Friday, 21 October 2011
An epic endemic..
12A, 106 Minutes. Starring: Marion Cotillard, Matt Damon, Laurence Fishburne, Jude Law, Gwyneth Paltrow, Kate Winslet & Demetri Martin. Director: Steven Soderbergh. Screenplay: Scott Z. Burns
There's something in the sweet and sour chicken. If you really want to scare yourself this Friday then forget 'Paranormal Activity 3' and go see 'Contagion' a flu-ridden film that's spreading like wildfire and will really leave people more paranoid at things that cough, rather than go bump in the night. What's most scary is what you don't see and as the virus spreads into a silent killer this bacteria causes more white faces than the bogeyman. Halloween's horror show has just knocked on our doors. Trick or treat?
This ensemble piece is lead by many big-name stars. No one is immune in this picture. Take your pick to who leads. Matt Damon brings his A-game acting and marketability to the fold. While leading ladies Gwnyeth Paltrow and Kate Winslet add more great performance to their clean, classic bill of credits. Jude Law also gets his word out as a blogger. While French actress Marion Cotillard also increases her star stock inbetween her twin Christopher Nolan movies, last years 'Inception' and next years 'The Dark Knight Rises'. It's Laurence Fishburne that really stands out however with his unique, one of a kind talent that injects adrenaline into the arm of this picture. Now if that isn't enough famous faces, how about adding Bryan Cranston and Elliott Gould (who here calls blogging "graffiti with punctuation", but hey we love him and he's probably right) to the mix?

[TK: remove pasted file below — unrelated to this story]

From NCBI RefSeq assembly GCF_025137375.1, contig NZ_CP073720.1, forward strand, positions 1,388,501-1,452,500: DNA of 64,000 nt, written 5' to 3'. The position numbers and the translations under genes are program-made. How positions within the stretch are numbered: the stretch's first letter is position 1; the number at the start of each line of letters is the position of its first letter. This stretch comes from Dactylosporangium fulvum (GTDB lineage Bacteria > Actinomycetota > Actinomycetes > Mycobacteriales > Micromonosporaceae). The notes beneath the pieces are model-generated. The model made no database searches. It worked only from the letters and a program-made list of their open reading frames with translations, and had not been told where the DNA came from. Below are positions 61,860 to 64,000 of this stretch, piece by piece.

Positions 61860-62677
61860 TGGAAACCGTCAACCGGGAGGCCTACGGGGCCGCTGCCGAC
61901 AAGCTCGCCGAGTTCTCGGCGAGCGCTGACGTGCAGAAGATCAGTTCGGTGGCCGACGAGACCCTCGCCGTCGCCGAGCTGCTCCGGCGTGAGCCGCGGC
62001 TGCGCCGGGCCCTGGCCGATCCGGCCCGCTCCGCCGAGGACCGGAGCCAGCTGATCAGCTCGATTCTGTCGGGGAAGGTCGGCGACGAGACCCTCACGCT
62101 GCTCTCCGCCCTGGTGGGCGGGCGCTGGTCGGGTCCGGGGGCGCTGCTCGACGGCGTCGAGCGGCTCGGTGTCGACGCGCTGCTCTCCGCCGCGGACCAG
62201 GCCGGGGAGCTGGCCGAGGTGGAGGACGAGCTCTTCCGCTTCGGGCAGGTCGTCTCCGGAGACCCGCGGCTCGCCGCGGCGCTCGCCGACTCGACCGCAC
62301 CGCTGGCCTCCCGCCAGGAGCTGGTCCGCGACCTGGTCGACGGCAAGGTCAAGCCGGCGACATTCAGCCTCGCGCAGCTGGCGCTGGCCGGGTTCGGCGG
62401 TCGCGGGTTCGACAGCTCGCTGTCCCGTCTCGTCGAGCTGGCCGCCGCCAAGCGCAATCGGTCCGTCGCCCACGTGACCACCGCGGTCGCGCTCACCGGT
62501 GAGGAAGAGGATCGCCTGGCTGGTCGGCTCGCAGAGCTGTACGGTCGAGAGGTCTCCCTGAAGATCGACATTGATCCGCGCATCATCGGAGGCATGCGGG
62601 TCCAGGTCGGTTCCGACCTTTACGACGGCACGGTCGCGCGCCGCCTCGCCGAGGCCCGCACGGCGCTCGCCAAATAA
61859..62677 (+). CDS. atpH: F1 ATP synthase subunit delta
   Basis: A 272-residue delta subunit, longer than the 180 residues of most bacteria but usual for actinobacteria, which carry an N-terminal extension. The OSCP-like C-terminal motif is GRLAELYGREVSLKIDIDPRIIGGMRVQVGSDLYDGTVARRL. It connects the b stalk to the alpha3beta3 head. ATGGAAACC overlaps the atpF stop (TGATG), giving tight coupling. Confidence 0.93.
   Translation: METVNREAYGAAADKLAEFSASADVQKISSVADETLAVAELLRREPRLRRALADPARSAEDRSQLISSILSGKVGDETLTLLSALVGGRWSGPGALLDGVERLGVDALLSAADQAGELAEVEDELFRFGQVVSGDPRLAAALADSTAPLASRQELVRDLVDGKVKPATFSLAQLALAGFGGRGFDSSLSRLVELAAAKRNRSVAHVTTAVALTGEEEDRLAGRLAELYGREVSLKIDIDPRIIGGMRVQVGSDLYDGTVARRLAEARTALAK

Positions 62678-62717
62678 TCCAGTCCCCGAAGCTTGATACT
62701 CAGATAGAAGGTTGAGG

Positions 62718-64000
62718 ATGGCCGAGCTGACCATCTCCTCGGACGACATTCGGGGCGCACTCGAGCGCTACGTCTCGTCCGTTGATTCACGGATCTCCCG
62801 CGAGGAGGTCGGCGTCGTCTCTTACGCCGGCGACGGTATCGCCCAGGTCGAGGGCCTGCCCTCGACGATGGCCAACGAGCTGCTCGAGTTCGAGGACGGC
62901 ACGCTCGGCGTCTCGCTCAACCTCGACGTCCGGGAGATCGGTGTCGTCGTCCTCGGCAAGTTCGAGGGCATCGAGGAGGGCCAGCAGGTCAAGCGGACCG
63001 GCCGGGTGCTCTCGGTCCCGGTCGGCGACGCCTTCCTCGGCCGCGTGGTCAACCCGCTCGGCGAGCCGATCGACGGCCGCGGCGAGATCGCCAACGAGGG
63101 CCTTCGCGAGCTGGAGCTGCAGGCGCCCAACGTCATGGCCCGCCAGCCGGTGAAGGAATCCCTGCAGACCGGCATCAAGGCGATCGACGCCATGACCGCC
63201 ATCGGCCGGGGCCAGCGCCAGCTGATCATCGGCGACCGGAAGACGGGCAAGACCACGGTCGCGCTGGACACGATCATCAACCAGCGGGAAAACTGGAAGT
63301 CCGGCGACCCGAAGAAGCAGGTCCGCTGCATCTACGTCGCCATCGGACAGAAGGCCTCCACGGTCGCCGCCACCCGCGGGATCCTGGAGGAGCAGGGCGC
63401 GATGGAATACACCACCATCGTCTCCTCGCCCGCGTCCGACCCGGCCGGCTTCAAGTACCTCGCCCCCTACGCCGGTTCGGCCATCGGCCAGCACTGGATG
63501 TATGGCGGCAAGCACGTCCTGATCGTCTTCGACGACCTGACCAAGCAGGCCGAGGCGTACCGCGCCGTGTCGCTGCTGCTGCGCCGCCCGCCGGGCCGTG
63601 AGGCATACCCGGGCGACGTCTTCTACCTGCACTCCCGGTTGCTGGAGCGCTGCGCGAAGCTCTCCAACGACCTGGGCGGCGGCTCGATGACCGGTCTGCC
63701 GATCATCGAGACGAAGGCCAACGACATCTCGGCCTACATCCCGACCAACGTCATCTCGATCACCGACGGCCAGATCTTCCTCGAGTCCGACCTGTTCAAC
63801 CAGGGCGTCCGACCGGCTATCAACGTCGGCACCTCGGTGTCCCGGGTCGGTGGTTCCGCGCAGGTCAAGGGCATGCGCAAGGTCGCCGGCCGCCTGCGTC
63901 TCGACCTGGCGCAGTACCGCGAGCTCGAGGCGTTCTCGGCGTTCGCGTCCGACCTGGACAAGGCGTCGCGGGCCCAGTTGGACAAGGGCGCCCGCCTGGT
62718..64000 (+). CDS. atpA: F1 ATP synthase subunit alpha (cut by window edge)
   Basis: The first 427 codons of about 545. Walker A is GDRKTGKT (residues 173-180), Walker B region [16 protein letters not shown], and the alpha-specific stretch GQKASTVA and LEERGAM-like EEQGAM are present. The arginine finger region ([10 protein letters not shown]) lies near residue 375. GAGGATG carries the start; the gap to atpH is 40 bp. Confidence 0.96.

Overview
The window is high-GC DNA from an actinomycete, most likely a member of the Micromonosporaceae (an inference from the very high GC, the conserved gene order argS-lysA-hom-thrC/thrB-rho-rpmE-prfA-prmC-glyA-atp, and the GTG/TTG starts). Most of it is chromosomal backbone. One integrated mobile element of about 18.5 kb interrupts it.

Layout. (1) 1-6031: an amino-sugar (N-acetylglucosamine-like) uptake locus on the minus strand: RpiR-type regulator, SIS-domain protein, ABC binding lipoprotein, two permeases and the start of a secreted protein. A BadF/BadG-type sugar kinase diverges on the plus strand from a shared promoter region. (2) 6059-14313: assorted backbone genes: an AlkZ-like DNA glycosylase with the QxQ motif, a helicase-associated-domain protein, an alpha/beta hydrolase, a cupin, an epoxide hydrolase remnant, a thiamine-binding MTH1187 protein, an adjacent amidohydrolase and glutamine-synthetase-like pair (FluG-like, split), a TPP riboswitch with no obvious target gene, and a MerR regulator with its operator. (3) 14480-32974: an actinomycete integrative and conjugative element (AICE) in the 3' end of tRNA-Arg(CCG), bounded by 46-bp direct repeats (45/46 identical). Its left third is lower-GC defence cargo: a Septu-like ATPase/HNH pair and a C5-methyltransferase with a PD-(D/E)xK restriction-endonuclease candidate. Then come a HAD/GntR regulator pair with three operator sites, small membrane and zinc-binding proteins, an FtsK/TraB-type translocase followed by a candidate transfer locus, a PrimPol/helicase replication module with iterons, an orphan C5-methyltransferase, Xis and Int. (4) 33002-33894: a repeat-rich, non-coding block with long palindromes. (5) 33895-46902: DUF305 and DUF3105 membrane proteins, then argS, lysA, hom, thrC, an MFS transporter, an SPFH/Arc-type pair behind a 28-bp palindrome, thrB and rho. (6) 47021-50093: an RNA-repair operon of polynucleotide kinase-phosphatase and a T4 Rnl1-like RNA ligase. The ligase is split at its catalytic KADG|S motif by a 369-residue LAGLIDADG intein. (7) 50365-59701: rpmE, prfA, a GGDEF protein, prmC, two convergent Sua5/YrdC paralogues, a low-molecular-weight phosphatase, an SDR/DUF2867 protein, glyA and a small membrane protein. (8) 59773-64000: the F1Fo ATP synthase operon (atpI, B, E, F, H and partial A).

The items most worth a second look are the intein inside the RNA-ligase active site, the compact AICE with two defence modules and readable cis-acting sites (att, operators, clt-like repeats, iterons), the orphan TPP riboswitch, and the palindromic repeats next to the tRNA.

As the deadly virus spreads, so does the panic...and of course the looting. As we are whisked around the world from Minnesota to London, by way of Hong Kong and all the way back to Chicago we see just how quick and easy flu and fear can transfer and multiply. With some serious silent montages and an unimposing soundtrack this almost feels like a public service information film and its time some of our dismissals got educated to just how bad things could get. That's how good this movie is.
Rest assured though this is just a movie, but master of the slow burner director Steven Soderbergh gives us calm drama in a clinical, precise piece, whose tone matches its theme. The dramatics are by no means amateur, the acting is understated but emotive in the overbearing nature of the subject. Yet again we see just how good Matt Damon is in the face of bad news. Apart from an unnecessary autopsy, this film gets it right on all counts. It may be unnerving and in some points not very enjoyable, but it's thought-provoking and necessary. This is subtle yet potent and powerful stuff that really is contagious. As Hollywood catches on with some socially conscious commentary it's time we took note. TIM DAVID HARVEY.